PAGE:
Sunday, July 22, 2012

Who Has a Dog in the Hunt

I love that saying…”who has a dog in the hunt.” It is not only appealingly folksy, it is a question that all researchers need to have in mind at all times when evaluating evidence they have unearthed about their ancestors.
The expression is another way of asking what bias the provider of information may have that could affect the truthfulness of that information. Literally, the expression means that a person who has a dog participating in the hunt (for a bear, for example) has a vested interest in the outcome of the activity. That person is not unbiased…that person would like to end the hunt to his benefit. In research terms that is translated as meaning the person providing the information has a vested interest in the version of truth that the information implies. We have all seen instances of this, I am sure, but here are some examples of motivations that could influence an information provider to give a biased version of events.
Personal embarrassment: Perhaps the child born out of wedlock is too embarrassing to admit, so either a birth date is fudged or the marriage date is adjusted. And what about the suicide that may be too painful to admit actually happened to a family member? It might also be too shameful for Uncle John to admit that he was written out of his father’s will, so he tells the story of how generous his father was to him in that document. Because of prejudices at aparticular times and places in our society, an ancestor may not declare his true county of birth (on a census document, for instance). Examples could go on and on, of course, but these should serve adequately as examples.
Financial gain: This has always been a popular reason to bias the truth. Personal declarations of property values may be understated if the person fears that the information may be used as a basis for taxes. This could very well have influenced many of our ancestors’ responses to property value questions on census records. Relationships can be misstated for financial gain as well.
Opportunity or Reputation: An example of opportunity being a motive for giving false information is fibbing about age in order to enlist. Or if the person enlisted legitimately, he may report an older age in other documents simply to not appear too young or immature in a world of more mature men fighting a war. Total fabrications about experiences or who one knows or what one has done can be based on concerns about ones reputation or credibility. And those fabrications can come to us as family lore…lore we would like to believe, but which should be examined closely.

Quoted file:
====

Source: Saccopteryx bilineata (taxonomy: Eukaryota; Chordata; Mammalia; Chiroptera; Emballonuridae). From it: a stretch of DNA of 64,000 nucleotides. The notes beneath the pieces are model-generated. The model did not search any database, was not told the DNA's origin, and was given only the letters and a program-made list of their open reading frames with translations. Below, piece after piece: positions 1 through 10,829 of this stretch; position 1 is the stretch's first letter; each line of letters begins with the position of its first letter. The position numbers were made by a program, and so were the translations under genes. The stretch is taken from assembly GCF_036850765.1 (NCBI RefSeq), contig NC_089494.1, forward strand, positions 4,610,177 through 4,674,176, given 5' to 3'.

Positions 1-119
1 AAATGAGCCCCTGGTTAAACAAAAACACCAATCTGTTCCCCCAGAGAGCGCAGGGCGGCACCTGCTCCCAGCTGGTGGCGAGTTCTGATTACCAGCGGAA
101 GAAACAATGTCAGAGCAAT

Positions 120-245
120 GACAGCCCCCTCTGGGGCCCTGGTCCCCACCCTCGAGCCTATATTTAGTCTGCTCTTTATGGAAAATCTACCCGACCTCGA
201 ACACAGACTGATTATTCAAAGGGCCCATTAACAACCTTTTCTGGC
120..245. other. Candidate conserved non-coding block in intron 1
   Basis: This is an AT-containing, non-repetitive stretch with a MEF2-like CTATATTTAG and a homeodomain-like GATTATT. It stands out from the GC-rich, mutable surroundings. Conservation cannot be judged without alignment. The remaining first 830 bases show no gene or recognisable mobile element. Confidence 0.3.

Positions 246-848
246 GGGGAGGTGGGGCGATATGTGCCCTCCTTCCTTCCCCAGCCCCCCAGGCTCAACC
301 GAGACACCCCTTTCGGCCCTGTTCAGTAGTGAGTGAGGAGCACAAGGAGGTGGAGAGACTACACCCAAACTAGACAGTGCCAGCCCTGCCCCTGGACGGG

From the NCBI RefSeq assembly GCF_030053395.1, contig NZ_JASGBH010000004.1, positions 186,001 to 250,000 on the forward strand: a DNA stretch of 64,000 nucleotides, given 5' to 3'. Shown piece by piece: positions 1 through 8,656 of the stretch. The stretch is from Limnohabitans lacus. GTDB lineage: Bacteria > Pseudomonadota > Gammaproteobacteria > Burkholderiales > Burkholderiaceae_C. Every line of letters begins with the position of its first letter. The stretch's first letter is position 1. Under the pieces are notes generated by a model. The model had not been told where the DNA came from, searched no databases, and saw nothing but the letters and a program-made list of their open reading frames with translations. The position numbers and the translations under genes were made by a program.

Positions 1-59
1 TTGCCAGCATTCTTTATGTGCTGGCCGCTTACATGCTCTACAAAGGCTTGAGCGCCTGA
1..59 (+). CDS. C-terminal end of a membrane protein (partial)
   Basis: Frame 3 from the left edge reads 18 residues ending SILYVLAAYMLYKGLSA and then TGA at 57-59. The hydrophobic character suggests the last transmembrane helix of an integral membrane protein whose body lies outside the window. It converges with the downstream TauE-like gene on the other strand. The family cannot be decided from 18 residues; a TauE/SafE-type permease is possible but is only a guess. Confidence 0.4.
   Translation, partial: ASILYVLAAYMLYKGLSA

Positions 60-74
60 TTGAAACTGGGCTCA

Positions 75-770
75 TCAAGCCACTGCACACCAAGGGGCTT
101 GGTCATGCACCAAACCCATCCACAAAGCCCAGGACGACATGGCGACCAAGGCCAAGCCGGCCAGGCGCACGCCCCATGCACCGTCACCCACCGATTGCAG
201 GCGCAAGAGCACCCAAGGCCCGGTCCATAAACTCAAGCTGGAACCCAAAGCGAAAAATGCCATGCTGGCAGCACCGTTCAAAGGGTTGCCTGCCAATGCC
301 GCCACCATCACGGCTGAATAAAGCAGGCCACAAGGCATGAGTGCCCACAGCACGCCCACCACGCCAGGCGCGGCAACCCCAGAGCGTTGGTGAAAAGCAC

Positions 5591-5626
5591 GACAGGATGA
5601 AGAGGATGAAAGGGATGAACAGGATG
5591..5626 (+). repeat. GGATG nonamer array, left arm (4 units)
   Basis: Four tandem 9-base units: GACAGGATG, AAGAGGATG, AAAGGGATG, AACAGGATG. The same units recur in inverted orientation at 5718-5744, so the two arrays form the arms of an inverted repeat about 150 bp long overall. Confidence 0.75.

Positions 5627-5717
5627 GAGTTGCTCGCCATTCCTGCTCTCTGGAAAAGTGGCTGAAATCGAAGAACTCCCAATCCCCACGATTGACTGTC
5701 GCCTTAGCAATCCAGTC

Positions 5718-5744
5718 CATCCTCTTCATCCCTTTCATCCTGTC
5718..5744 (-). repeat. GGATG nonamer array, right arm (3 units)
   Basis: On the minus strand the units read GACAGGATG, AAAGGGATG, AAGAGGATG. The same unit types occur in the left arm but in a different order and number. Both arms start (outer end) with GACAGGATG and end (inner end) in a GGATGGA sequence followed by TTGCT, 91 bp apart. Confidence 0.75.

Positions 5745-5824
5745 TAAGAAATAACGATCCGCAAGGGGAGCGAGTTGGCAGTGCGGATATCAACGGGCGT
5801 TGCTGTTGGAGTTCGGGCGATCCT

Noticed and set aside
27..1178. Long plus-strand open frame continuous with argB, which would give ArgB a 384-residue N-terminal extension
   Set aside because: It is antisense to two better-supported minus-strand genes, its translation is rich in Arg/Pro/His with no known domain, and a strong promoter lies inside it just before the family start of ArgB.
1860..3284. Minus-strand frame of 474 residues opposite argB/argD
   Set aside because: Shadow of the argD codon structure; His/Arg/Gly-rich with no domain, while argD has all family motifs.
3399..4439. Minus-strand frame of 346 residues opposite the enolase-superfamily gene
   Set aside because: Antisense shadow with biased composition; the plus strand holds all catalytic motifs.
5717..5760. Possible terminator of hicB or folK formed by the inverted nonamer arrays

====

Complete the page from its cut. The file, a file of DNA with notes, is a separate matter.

The point is that information we find about our ancestors must be scrutinized closely for the existence of bias…we must determine “who has a dog in the hunt.” This examination should be an automatic and natural part of our evidence evaluation. Determining who has something to gain from the information reported can be a big step towards getting at the truth. The possible existence of bias should also motivate us to look for corroborating evidence for any date, place, experience, story, or “fact” we find about our ancestors. Just like in a jury trial, corroborating evidence builds a case that we ultimately can be as sure of as possible.
It is sometimes difficult to believe that our dear Aunt Tillie would not be absolutely truthful in the information she gives us about her parents or grandparents…she is Aunt Tillie, after all! It is perhaps most difficult to separate the information we receive from the personality who gives it to us. And perhaps we are concern about the message we send to Aunt Tillie when we don’t take her information at face value and go off on a quest to corroborate what she gives us.
We often get totally wrapped up in the hunt for information about our ancestors, sometimes to the exclusion of everything else. But after we collect the information, the separation of truth from fiction is perhaps an even more challenging task. It requires diligence, research creativity, and an unerring dedication to the truth, as accurately as we can determine it. We must guard against the effects of bias and other foibles that can distort the history we are constructing of our families. As researchers we have an obligation to seek the truth.

(First Publishing in the Largo Leader, February, 2010)

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